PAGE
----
Climate change is among the five most likely and most potentially impactful global risks, according to the just-released World Economic Forum (WEF) 2014 Global Risks Report.
The report assesses 31 risks that are global in nature and have the potential to cause significant negative impact across entire countries and industries if they take place.
An analysis of the five risks considered most likely and most impactful since 2007 shows that environmental risks, such as climate change, extreme weather events and water scarcity, have become more prominent since 2011 (see chart above).
This suggests a pressing need for better public information about the potential consequences of environmental threats, the WEF says.
Concern about socio-economic risks such as income disparity, unemployment and fiscal crises has become more prominent over the years.
The report reveals that fiscal crises and structural unemployment and underemployment are among the most impactful risks while the latter also feature among those most likely to occur. This has knock-on effects on income disparities, which is regarded as the overall most likely risk, the WEF notes.
Cyber attacks and the breakdown of critical information infrastructure also feature among the most prominent risks in this yearÃ¢â‚¬â„¢s report.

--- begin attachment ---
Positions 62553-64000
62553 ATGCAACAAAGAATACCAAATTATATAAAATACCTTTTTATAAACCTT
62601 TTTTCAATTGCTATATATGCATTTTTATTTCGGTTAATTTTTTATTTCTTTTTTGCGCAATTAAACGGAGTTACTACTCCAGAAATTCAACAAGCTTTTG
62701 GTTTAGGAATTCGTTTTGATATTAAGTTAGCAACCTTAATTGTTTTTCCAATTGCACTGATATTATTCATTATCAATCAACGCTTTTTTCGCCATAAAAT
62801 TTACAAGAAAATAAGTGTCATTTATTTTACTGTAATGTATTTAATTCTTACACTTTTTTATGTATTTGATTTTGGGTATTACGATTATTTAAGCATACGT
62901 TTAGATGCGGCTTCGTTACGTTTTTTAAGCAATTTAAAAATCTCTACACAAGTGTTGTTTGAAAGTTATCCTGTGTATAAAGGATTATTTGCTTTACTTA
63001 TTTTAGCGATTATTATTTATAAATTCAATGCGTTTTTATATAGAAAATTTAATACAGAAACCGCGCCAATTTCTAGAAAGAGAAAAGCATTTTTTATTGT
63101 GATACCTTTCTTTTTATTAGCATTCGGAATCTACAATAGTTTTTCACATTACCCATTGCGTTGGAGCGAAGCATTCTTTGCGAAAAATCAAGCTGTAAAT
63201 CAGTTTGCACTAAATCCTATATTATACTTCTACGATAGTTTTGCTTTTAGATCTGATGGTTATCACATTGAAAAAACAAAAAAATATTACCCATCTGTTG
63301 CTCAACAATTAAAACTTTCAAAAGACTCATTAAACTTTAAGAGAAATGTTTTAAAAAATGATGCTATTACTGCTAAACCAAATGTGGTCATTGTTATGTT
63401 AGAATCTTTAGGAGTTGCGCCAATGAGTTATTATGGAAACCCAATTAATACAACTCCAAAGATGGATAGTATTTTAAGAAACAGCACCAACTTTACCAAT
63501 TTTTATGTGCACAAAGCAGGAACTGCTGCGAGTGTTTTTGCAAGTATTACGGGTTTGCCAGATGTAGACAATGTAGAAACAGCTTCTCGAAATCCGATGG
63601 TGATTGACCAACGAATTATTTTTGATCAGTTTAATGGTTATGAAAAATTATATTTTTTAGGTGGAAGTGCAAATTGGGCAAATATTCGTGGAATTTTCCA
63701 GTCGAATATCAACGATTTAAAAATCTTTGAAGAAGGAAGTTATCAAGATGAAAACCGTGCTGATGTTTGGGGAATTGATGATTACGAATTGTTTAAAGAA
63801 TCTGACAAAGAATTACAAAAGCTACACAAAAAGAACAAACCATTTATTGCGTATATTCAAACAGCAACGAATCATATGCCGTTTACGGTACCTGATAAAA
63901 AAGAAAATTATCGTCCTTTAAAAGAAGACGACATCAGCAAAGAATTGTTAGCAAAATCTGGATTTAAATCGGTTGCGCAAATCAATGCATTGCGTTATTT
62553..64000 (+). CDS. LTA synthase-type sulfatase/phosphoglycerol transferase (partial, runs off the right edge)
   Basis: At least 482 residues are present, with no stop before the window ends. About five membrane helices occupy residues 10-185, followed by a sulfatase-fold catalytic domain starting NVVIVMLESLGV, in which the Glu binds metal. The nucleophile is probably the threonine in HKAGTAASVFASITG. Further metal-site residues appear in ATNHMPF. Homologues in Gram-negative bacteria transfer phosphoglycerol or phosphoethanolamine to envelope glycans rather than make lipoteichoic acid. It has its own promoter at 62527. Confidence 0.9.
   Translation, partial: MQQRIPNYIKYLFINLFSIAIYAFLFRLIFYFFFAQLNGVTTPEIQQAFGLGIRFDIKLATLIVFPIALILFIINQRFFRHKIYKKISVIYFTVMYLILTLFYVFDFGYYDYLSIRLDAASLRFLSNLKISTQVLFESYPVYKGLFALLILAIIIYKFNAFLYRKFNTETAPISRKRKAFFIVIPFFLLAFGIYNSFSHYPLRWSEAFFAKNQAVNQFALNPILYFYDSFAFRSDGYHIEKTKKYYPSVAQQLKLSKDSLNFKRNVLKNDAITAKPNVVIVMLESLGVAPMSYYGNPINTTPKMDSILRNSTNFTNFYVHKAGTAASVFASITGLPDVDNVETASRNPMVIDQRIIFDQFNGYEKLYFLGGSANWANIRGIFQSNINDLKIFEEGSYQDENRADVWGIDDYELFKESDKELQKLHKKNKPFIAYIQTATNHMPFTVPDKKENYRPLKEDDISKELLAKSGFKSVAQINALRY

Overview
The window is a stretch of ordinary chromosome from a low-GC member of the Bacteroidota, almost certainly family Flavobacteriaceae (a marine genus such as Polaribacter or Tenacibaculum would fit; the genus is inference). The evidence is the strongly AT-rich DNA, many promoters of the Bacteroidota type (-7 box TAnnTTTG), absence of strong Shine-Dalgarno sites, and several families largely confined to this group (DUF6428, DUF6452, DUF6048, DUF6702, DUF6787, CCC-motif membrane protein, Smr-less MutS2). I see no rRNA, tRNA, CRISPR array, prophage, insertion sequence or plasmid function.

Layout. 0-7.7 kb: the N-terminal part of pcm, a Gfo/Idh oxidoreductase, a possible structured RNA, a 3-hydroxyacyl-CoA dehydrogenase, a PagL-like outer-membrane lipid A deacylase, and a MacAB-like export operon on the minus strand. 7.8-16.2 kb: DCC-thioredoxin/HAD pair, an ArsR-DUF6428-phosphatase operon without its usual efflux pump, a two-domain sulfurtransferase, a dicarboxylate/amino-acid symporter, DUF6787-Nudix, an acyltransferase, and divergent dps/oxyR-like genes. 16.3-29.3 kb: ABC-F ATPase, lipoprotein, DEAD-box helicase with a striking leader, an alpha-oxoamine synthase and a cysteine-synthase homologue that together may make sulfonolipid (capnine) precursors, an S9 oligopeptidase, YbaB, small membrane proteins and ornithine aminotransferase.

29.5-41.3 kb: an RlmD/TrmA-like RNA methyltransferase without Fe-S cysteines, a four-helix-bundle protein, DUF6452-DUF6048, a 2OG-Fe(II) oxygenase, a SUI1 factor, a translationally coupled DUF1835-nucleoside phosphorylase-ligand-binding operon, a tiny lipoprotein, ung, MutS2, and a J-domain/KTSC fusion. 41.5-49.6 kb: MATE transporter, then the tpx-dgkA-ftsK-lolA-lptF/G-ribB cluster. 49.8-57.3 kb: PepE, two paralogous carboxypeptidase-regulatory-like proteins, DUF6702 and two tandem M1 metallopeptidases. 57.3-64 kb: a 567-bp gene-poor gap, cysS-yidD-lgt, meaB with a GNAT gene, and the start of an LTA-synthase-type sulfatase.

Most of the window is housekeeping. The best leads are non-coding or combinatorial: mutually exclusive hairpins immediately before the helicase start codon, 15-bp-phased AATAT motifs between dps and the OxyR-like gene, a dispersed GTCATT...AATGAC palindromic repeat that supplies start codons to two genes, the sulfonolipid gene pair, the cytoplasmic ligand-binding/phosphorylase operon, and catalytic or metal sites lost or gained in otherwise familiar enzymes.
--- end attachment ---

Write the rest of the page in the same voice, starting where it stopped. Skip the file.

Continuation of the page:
The WEF notes:
This arguably reflects the increasing digitization of economies and societies, where rising dependence on information and data, as well as the systems to analyze and use them, has made attacks more likely and their effects more impactful.Ã¢â‚¬
WEF note: Global risks may not be strictly comparable across years, as definitions and the set of global risks have been revised with new issues having emerged on the 10-year horizon. For example, cyber attacks, income disparity and unemployment entered the set of global risks in 2012. Some global risks were reclassified: water supply crises and income disparity were reclassified as environmental and societal risks, respectively, in 2014.
The report is published in collaboration with Marsh & McLennan Companies, Swiss Re, Zurich Insurance Group, National University of Singapore, Oxford Martin School, University of Oxford, Wharton Risk Management and Decision Processes Center, University of Pennsylvania.